Free online Smoko Room to help construction workers beat lockdown isolation


Being isolated for four weeks is not an easy feat for anyone. This is why MATES In Construction NZ, the charity set up to aid mental wellness and prevent suicides, is setting up a free online “Smoko Room”.

Designed to help people in the construction industry come together for a chat, it is designed to help them cope with anxiety, stress and worries amid the uncertainty of the Covid-19 lockdown.

It went online via the Zoom online meetings platform from 10.30am on April 1, and will run daily for one hour from 10.30am on Mondays to Fridays.

The Smoko Room will be open for anyone in the industry looking for support by talking to each other.

Each session will enable five people to enter, with the ability to set up more than one smoko room per day if needed.

To sign up, all people need to do is:

• Visit the MATES In Construction NZ web site at  and register online. They will be asked to fill in four details — name, email, phone and occupation — and then press Send.

• They will then receive a phone call from one of the MATES Field Officers to confirm their registration, check in on their wellness, and offer a one-on-one session if necessary.

• Then they will get sent a link to join a Zoom meeting. The only thing they’ll need then is an internet connection on their phone or computer.

“We are aware of how men and women in our industry may be feeling right now, and we are keen to help them,” MATES In Construction NZ chief executive Victoria McArthur says.

“We know that guys who work on construction sites six days a week are working with their mates, but all of a sudden they have been thrown into a situation at home with no mates around them — a very different environment with its own pressures.

“We don’t want the guys to be doing it tough on their own, so we have created the Smoko Room to bring anyone in our industry — from building sites, commercial and civil site workers to senior professionals — into a safe environment where they can chat about what’s going on and get peer support.

“In the Smoko Room they will be talking to people who understand their work and their lives.”

McArthur adds that the Smoko Room will be a very structured and safe place, but the participants will find the atmosphere relaxing.

“We will always have two facilitators in the ‘room’, which will allow five other participants. If anything occurs in the room, MATES people can contact the person direct, and are able to pass on information to emergency services if needed.”

This is part of a wider suite of resources MATES is rolling out to help people doing it tough, including multiple resources on their web site, including step-by-step guides to getting financial or government help.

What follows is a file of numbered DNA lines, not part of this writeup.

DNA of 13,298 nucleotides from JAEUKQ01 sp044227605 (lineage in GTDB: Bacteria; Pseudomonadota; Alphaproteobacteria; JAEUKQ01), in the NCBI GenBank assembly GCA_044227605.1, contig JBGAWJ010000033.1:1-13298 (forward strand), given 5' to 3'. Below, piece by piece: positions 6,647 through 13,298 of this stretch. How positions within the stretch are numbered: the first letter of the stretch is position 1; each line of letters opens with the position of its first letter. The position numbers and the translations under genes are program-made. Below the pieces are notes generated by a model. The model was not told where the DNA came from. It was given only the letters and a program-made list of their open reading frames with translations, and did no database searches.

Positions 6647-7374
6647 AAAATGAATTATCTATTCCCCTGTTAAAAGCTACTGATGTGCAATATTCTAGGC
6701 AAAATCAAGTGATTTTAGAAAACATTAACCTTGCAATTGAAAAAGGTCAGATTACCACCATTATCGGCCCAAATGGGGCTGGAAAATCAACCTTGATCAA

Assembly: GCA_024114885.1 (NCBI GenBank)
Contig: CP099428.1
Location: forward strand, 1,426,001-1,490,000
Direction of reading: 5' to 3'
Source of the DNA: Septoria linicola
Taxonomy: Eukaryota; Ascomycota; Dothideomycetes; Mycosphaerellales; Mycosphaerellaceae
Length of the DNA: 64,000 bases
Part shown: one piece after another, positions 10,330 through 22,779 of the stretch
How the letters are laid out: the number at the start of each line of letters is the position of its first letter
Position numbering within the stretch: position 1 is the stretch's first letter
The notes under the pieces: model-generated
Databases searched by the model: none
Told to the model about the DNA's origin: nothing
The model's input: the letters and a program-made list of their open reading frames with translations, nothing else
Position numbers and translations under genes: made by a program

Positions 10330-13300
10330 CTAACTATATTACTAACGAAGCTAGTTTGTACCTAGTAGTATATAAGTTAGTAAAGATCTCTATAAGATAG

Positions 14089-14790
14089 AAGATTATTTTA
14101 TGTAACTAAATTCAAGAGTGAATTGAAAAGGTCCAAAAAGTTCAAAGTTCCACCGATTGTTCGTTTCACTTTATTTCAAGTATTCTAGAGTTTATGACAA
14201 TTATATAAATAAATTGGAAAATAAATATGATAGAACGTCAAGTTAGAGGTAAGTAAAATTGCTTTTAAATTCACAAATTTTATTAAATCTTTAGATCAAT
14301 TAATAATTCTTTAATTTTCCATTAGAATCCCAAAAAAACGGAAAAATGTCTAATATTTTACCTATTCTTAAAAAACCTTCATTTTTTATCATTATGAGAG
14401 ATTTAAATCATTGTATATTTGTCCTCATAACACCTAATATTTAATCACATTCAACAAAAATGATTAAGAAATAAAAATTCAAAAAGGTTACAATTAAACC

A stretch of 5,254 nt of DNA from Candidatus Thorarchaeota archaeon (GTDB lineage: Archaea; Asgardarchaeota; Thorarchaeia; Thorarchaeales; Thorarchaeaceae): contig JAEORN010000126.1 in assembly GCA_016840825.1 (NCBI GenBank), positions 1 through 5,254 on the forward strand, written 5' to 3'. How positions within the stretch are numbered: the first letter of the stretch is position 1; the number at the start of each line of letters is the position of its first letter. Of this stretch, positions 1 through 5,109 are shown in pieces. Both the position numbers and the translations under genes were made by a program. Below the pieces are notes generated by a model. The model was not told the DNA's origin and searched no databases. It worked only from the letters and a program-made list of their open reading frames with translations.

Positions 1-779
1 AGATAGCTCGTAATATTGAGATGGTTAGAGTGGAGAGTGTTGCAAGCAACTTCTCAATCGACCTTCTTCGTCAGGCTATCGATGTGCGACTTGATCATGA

Other key resources and avenues of communication available to anyone in the industry right across New Zealand include:

• Phone: Call MATES on the helpline 0800 111 315 where one of the MATES team will be ready to pick up calls every day, 24/7, thanks to increasing the number of available lines.

• Text: Text MATES for free on 5353 and be messaged straight back.

• MATES Instagram and Facebook pages.

• Regular updates through direct online communications.

MATES in Construction field officer Slade McFarland says all these services are available to everyone in the construction sector, regardless of whether they have met MATES on site or their company is a supporter.

“Being isolated for four weeks is not an easy feat for anyone, let alone for guys and girls who might be struggling anyway. In these times we know humans do better with community around them,” McFarland says.

“The Smoko Room is free for everyone. It will give people an opportunity to keep in touch with what’s going on, to find out what’s happening with everyone in the industry, and to know that it’s ok if you’re struggling.

“Being able to talk about what we can do about it is the most important thing.”

MATES Field Officer B (Berhampore) Peleti adds: “Establishing relationships online will potentially save lives. It’s only going to get tougher out there, and men tend to shut down when they’re stressed.

“That’s not good, so MATES is giving men an opportunity to talk.

“We know men communicate better with each other in a group setting, so we’re providing men with a safe place to talk and engage, so they are more likely to open up.

“Our kaupapa is to provide a pathway to support, and engagement comes first. Once we get out there and invite them along, the Smoko Room will pick up momentum, particularly as more people struggle as the weeks go by.”

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